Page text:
Watching the latest Marvel movie is always a huge deal for fans.
That's why it was so disappointing for MCU die-hards in Sydney when Black Widow was released under lockdown conditions.
Watching the long-awaited solo adventure debut of Scarlett Johansson's iconic hero just wasn't the same from the lounge or the bed.
Luckily, Sydneysiders got the opportunity to view the newest MCU entry, Shang-Chi and the Legend of the Ten Rings, in cinemas as lockdown restrictions were eased last week and movie theatres reopened.
The film introduced us to a brand new hero in Shang-Chi (played brilliantly by Simu Liu), and a whole new mythology in the Ten Rings and mystical realm of Ta Lo.
Shang-Chi was filmed in NSW last year by celebrated director Destin Daniel Cretton, responsible for the truly great films Short Term 12 and Just Mercy.
The film introduces us to the titular hero living a regular life in San Francisco, working as a valet alongside his best friend Katy (Crazy Rich Asians' Awkwafina, continuing her trend of stealing every scene she's in).
Seemingly out of nowhere, Shang-Chi is accosted on a bus and has to fight his way through a swathe of nefarious baddies in a thrilling scene why finds Katy behind the wheel of the rampaging bus à la Speed.
We learn that Shang-Chi is not who Katy thought he was, but is in fact the son of a man who's hundreds of years old, and who has wielded the power of 10 mysterious, magical rings.
His father, Wenwu (played by legendary Hong Kong actor Tony Leung of Chungking Express), commands a powerful and ruthless army which Shang-Chi was destined to be a part of until he ran away in his early teens.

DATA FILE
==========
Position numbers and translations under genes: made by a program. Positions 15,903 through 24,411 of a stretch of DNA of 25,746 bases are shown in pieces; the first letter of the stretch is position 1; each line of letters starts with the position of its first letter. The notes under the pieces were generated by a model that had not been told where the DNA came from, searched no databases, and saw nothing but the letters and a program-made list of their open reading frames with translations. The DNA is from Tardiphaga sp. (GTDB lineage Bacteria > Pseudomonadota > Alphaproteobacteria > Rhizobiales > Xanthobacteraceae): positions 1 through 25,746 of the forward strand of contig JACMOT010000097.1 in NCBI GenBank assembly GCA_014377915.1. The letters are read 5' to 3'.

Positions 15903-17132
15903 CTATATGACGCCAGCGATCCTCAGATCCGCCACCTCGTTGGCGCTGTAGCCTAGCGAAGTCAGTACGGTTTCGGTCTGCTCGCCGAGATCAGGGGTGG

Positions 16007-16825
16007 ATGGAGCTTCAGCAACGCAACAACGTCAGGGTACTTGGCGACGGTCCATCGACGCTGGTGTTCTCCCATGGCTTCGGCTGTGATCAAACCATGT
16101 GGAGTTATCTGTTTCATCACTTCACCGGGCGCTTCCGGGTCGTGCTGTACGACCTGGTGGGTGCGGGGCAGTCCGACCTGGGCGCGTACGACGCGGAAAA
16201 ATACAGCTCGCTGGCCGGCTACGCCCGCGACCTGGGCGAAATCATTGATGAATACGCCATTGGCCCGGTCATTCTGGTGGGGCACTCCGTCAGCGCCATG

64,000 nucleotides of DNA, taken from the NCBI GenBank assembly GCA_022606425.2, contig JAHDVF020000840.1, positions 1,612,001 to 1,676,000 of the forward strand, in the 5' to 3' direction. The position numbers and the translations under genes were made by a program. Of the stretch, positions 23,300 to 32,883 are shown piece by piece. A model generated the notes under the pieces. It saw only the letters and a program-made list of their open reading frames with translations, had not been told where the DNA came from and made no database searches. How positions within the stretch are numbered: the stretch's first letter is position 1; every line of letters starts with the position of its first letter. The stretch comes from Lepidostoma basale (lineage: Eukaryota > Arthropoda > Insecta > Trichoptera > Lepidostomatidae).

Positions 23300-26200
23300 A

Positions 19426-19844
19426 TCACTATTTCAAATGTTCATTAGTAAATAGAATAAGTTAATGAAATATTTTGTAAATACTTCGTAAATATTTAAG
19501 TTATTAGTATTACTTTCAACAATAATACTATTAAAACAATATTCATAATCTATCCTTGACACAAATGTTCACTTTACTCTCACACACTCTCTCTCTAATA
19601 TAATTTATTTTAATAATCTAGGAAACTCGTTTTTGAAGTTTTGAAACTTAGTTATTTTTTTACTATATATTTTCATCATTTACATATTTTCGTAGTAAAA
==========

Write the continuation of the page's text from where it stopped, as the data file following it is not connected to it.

Wenwu is determined to find the elusive magical homeland of his late wife, Shang-Chi's mother - something his son is working to prevent.
Shang-Chi and the Legend of the Ten Rings is far from Marvel's best work, but does not have the benefit of existing characters who are familiar to the audience already from an earlier appearance in the MCU, like Black Panther and Spider-Man.
It feels quite removed from the rest of the MCU in its unique mythology and its climactic battle is something of a let-down for people who aren't fans of giant beast fights.
On the plus side though, both Shang-Chi and Katy are thoroughly enjoyable characters who will be a joy to see interacting with other members of the MCU.
Benedict Wong's appearance as his Doctor Strange character Wong is very welcome, as are some of the adorable creatures we're introduced to in Ta Lo.
On the whole, Shang-Chi is an alright Marvel movie which has laid the path for its main character to shine in future outings.